Mira Str.40-2, 222307, Molodechno, Belarus
Abstract: I present the results of listening to the 88.6 MHz radio airwaves from February to November 2022.
The observations were carried out at a private astronomical observatory near the town of Molodechno (Belarus) at the place of Polyani. A 5 element-antenna directed to the west was used, a car FM-receiver was connected to a laptop with as processor an Intel Atom CPU N2600 (1.6 GHz). The software to detect signals is Metan (author – Carol from Poland). Observations are made on the operating frequency 88.6 MHz (the FM radio station near Paris broadcasts on this frequency). The “France Culture” radio broadcast transmitter (100 kW) I use is at about 1550 km from my observatory which has been renewed in 1997. The method of listening to a radiophone is more “sensitive” in terms of detecting meteor signals compared to the method of automatic detection, so it is more interesting. Regular (daily) observations 3-5 times a day are of scientific value, because they have uniformity, as performed on the same equipment.
2 Listening to radio echoes on 88.6 MHz
In order to save observation time and to increase the efficiency of listening for the radio meteor echoes in order to obtain a more complete observation series, I made a modification to the method with the introduction of a definition of “synthetic” hourly rate numbers (Figure 1–7 and 10–12).
Listening to the radio signals for 10 minutes with extrapolation of the data to 1 hour was done about 3 to 5 times a day. At the times of the maxima of the main meteoroid streams, the counting of meteor echoes was performed on average every 2–3 hours in order to get a better coverage of the observational series. This was done in order to control the level of the hourly rates as well as to distinguish between periods of tropospheric passage and other natural radio interference.
February is a rather quiet month in terms of meteor activity (Figure1). The month was even calmer until March 20, but after March 20 there was a monotonous increase in meteor activity. Most likely due to sporadic meteors, as there are no active showers with high activity (Figure 2).
April is a fairly active month. The maximum hourly numbers of about 170–180 signals were recorded on April 21–25 and apparently connected to the Lyrids (#0006), although no pronounced peak was observed (Figure 3).
The high hourly numbers from May 4 to 8 are probably due to the ETA peak (#0031). The peak on the morning of May 15 with 200 signals per hour may be due to meteoroids associated with asteroid 2006GY2. An unclassified peak appeared on May 27 with 150 signals per hour. The high activity on May 31 may be associated with the outburst of the minor shower of TAH (#0061) (Figure 4).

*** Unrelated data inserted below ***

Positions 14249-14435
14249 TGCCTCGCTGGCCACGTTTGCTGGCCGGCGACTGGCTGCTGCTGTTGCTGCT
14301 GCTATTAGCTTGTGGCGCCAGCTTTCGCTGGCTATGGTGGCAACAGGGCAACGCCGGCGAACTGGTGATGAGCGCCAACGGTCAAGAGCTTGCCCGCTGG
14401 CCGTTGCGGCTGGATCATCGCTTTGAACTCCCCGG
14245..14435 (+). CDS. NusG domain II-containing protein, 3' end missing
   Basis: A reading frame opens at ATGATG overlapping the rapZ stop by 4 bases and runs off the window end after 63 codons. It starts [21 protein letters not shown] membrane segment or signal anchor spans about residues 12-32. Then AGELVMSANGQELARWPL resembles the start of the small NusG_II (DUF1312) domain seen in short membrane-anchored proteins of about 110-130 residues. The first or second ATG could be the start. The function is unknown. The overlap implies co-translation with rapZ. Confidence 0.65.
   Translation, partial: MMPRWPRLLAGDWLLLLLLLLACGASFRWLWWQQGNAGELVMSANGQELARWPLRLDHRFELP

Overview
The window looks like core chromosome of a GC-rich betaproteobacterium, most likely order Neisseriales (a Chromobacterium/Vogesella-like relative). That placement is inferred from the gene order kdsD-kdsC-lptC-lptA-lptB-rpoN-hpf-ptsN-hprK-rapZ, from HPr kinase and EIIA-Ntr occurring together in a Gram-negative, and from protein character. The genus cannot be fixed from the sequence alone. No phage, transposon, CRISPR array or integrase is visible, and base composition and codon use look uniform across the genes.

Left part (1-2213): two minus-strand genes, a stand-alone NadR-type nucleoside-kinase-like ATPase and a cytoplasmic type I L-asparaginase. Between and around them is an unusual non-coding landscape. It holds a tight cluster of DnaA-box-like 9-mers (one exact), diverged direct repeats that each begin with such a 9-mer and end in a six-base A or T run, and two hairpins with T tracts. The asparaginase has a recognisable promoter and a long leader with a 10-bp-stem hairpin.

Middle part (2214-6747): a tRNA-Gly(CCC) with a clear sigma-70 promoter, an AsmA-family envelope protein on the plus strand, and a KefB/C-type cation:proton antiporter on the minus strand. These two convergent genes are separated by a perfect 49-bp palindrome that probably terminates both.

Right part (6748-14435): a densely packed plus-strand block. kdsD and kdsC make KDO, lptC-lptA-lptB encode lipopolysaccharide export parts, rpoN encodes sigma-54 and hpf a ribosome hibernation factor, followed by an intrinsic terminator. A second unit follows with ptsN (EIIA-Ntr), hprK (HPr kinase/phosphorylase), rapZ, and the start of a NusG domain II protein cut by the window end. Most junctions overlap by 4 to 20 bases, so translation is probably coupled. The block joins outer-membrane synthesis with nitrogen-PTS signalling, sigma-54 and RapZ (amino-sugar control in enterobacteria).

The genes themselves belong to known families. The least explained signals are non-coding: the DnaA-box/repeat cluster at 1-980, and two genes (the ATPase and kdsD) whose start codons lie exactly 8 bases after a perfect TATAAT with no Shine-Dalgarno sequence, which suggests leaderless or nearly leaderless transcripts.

On June 7–8, a peak caused by the daylight Arietid activity can be seen. June 13–14 there was an unclassified increased activity and on 21–22 a strong unclassified activity peak can be seen (Figure 5).
The peak of activity at the end of the month July is interesting, probably due to the minor showers SDA (#0005), CAP (#0001), and maybe PAU (#0183) showing up. The peak in early July is interesting and not yet classified by me (Figure 6).
Figures 8 and 9 show the results of automatic observations for August 2022. The maximum hourly numbers reached at 2h UT and around 9h–10h UT on August 13, correspond to a solar longitude of 140.026° and 140.306-140.346°. This coincides with the onset date of the traditional peak at solar longitude 140° (about 01h UT on August 13). Perseids showed rather modest activity, only about 200–250 signals per hour. Very interesting is the broad peak of the shower, almost half a month wide (Figure 7).
The increase in overall activity after September 18 and up to the end of the month is very interesting. I have no idea what (which) showers may explain this (Figure 10).
Draconids displayed very weak activity and do not stand out from the general trend of activity. For the Orionids, there was a slight increase in activity on October 23, though the traditional peak of October 21 did not show anything (Figure 11).
The peak in early November is most likely due to the end of Orionid activity and the overlapping activity of a number of minor showers. The unclassified peak in the morning of November 26 is interesting. Perhaps it was caused by the November Orionids (NOO) that were active? The Leonids were so weak that they were not even visible in the profile (Figure 12).
The method of counting the radio meteor echoes by listening is about 3 times more sensitive than the method using automatic detection of meteor echo signals with music or speech. Experiments are underway to increase the sensitivity of the Metan software for automatic detection of meteor signals. The method of listening to the radio echoes is very interesting, because it allows you to “scan” the dynamics of the total meteor background over a long time, to identify periods of low activity, periods of high activity, as well as outbursts and the peak activity of the most prominent meteoroid streams.
I would like to thank Sergey Dubrovsky for the software he developed for data analysis and processing of radio observations (software Rameda). I thank Carol from Poland for the Metan software. Thanks to Paul Roggemans for his help in the lay-out and the correction of this article.
Rendtel J. (2022). “Meteor Shower Calendar”. IMO.